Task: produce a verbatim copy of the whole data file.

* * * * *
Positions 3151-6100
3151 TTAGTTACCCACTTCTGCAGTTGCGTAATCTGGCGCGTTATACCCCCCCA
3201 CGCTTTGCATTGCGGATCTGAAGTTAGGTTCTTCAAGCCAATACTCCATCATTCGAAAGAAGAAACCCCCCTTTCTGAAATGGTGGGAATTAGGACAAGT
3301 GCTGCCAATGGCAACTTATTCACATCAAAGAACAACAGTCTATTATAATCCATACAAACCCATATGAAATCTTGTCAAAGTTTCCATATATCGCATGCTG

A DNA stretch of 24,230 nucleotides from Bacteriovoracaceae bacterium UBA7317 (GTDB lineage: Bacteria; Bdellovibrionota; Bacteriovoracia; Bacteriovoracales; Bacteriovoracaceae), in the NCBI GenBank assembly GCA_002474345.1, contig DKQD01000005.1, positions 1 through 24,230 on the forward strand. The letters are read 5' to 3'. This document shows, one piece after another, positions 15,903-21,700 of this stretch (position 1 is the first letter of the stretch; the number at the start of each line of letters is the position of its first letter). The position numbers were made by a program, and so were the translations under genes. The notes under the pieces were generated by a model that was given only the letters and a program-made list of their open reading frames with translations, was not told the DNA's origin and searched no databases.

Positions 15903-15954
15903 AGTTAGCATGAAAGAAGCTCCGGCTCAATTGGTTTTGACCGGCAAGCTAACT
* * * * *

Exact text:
Positions 3151-6100
3151 TTAGTTACCCACTTCTGCAGTTGCGTAATCTGGCGCGTTATACCCCCCCA
3201 CGCTTTGCATTGCGGATCTGAAGTTAGGTTCTTCAAGCCAATACTCCATCATTCGAAAGAAGAAACCCCCCTTTCTGAAATGGTGGGAATTAGGACAAGT
3301 GCTGCCAATGGCAACTTATTCACATCAAAGAACAACAGTCTATTATAATCCATACAAACCCATATGAAATCTTGTCAAAGTTTCCATATATCGCATGCTG

A DNA stretch of 24,230 nucleotides from Bacteriovoracaceae bacterium UBA7317 (GTDB lineage: Bacteria; Bdellovibrionota; Bacteriovoracia; Bacteriovoracales; Bacteriovoracaceae), in the NCBI GenBank assembly GCA_002474345.1, contig DKQD01000005.1, positions 1 through 24,230 on the forward strand. The letters are read 5' to 3'. This document shows, one piece after another, positions 15,903-21,700 of this stretch (position 1 is the first letter of the stretch; the number at the start of each line of letters is the position of its first letter). The position numbers were made by a program, and so were the translations under genes. The notes under the pieces were generated by a model that was given only the letters and a program-made list of their open reading frames with translations, was not told the DNA's origin and searched no databases.

Positions 15903-15954
15903 AGTTAGCATGAAAGAAGCTCCGGCTCAATTGGTTTTGACCGGCAAGCTAACT